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Middle Eastern Studies Advisory Council
Assistant Professor, Philosophy
Warde Academic Center, N-411
Jason Aleksander teaches courses in the history of philosophy, including courses in medieval philosophy and philosophy of religion that stress the interconnections and tensions between medieval Christian and Judeo-Arabic/Islamicate philosophical and religious thought, as well as their mutual indebtedness to ancient Greek philosophy. His current research interests are in the history of philosophy from the late Middle Ages to the eighteenth century. At Vanderbilt University, his dissertation, The Disavowal of Renaissance Philosophical Crises and the Geneses of Modern Philosophy and Science, focused on the significance of the mutual, interrelated origins of modern science and secular political theory in the crises of Renaissance philosophy. His immediate research concerns the philosophical background responsible for the eventual success of the Copernican Revolution.
Associate Professor, Computer Science
Warde Academic Center, N-313
Associate Professor, Computer Science
Warde Academic Center, N-326
Jim Aman is an associate professor of computer science and chair of the Computer Science Department. The son of a Unitarian (formerly Methodist) minister and a German Congregationalist, he has taught in the Catholic parochial system in Houston, Texas, and at Quaker and Catholic universities. He converted to Islam prior to his marriage to an Iranian-American in 1990. The conversion closed a genealogical circle; his first ancestors in North America were Muslims of Dutch-Moroccan heritage from Salee, Morocco. Thus, his ecumenical upbringing and personal interests in Islam and Iran bring focus to his involvement in the Middle Eastern studies program.
Associate Professor, Religious Studies
Warde Academic Center, N-418
Michael Bathgate teaches courses in the comparative study of religions, including RELST 249: The Islamic Tradition and RELST 240: The Religious Other (a course that focuses on inter-religious contact and dialogue). His research has focused on Japanese religious history, with particular interest in the meanings and uses of popular narrative. His first book, entitled The Fox's Craft in Japanese Religion and Folklore: Shapeshifters, Transformations and Duplicities, was released in 2004. His current research concerns the history of sacred biography in the Japanese tradition of Pure Land Buddhism.
Associate Dean, School of Education Graduate Studies
Warde Academic Center, G-207
Associate Professor, Language and Literature
Warde Academic Center, N-419
|Iman N. Saca
Associate Professor, Sociology, Anthropology and Criminal Justice
Warde Academic Center, L-312B
Iman N. Saca is currently an associate professor of anthropology at Saint Xavier University and the director of the Middle Eastern studies program. She teaches all the major branches of anthropology (cultural, physical and archaeology), as well as courses on the archaeology of the Middle East (mainly prehistory) and on Middle Eastern culture and society. She was the curator of "Embroidering Identities: a Century of Palestinian Clothing Exhibit" at the University of Chicago's Oriental Institute. For her research she frequently travels to Jordan and Palestine. Dr. Saca is currently working on a proposal that will bring together various governmental and non-governmental institutions interested in the protection of the cultural and archaeological heritage in conflict areas mainly the West Bank. She is also interested in community archaeology, a way of involving the local population in archaeological projects and the benefits of such involvement and cooperation. Dr. Saca has presented papers at various national and international conferences and has published articles on prehistory, as well as Palestinian embroidery traditions and their meaning.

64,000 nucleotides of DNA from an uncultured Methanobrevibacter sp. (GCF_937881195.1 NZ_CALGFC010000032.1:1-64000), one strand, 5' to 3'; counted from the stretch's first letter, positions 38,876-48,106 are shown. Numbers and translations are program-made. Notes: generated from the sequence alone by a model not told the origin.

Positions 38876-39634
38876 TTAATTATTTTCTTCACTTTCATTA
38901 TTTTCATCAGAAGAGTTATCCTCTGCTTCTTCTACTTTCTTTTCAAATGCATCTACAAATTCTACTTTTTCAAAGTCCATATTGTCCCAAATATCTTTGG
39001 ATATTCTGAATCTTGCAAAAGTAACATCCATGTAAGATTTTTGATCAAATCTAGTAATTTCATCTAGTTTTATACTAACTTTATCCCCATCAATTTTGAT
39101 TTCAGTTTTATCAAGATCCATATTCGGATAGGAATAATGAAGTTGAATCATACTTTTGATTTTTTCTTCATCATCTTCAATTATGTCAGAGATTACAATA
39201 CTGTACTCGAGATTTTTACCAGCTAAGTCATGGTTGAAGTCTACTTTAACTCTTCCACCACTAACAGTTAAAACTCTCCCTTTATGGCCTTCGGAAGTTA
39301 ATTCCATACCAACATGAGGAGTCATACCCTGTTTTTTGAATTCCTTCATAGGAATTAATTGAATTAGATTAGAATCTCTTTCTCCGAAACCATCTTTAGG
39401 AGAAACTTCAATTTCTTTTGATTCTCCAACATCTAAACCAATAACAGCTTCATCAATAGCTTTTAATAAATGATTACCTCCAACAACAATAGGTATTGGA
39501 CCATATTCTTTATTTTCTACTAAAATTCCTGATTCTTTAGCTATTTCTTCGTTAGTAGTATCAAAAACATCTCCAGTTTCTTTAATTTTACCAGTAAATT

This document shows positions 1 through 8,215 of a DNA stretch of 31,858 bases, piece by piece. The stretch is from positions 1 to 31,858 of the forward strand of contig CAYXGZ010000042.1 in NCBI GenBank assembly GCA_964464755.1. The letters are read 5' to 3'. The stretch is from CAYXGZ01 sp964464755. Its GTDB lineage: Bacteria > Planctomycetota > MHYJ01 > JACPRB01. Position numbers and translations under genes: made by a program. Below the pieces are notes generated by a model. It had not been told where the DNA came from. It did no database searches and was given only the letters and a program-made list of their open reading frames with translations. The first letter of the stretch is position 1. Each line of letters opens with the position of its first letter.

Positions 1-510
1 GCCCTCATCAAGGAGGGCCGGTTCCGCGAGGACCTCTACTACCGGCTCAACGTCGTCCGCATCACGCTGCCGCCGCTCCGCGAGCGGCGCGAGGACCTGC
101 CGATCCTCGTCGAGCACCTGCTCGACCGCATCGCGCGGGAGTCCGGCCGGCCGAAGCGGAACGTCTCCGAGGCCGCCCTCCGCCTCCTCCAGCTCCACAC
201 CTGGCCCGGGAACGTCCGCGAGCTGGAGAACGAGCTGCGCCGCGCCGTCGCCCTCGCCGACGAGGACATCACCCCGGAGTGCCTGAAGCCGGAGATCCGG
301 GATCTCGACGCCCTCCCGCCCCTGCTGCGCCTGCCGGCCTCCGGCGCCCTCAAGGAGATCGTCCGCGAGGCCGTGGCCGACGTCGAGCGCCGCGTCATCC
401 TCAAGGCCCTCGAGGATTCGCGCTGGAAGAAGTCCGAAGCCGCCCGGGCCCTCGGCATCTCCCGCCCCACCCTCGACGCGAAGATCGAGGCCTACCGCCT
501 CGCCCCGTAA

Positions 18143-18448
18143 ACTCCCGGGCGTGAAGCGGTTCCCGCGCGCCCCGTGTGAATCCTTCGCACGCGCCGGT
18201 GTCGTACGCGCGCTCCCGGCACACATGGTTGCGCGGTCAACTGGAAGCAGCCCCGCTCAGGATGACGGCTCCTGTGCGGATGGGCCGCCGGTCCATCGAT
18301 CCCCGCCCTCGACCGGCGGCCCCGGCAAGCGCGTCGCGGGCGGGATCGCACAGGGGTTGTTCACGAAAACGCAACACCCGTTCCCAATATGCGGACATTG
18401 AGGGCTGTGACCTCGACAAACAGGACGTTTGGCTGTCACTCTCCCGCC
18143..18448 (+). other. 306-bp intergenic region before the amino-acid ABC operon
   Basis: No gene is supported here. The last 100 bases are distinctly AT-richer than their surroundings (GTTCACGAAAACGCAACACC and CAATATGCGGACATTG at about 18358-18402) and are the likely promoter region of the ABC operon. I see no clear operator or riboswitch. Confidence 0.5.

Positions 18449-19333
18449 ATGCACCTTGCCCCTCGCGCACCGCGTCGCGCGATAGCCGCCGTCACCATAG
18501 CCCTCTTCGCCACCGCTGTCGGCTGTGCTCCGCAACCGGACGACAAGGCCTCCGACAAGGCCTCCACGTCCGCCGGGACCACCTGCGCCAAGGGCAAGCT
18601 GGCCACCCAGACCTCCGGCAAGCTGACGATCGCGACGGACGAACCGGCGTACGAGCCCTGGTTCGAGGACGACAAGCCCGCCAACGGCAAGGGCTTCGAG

Associate Professor, School of Nursing
Warde Academic Center, E-215
Zepure Samawi was born in Aleppo, Syria and grew up in Jerusalem, Israel. She earned her bachelor of science degree in nursing from the Arab Colleges of Paramedical Professions, El-Bireh, West Bank. She then worked as a neonatal intensive care nurse in Makassed Hospital, Jerusalem. Later, Dr. Samawi joined the faculty of nursing at Bethlehem University, where she taught theory and clinical nursing. She was awarded a scholarship by American Middle East Educational and Training Services (AMIDEAST) and was sponsored by the University to pursue a master of science degree in nursing of children, which she received in 1991 from Arizona State University. In 1999, Dr. Samawi joined the faculty of the School of Nursing at Saint Xavier University in and received her doctorate in nursing science in May 2006 from Widener University. Dr. Samawi is a member of Sigma Theta Tau, the International Honor Society of Nursing, in addition to the Association of Women's Health Obstetric Neonatal Nurses (AWHONN) and the Jordanian Nurse Association.
Associate Professor, History and Political Science
Warde Academic Center, L-323
Professor, Language and Literature
Warde Academic Center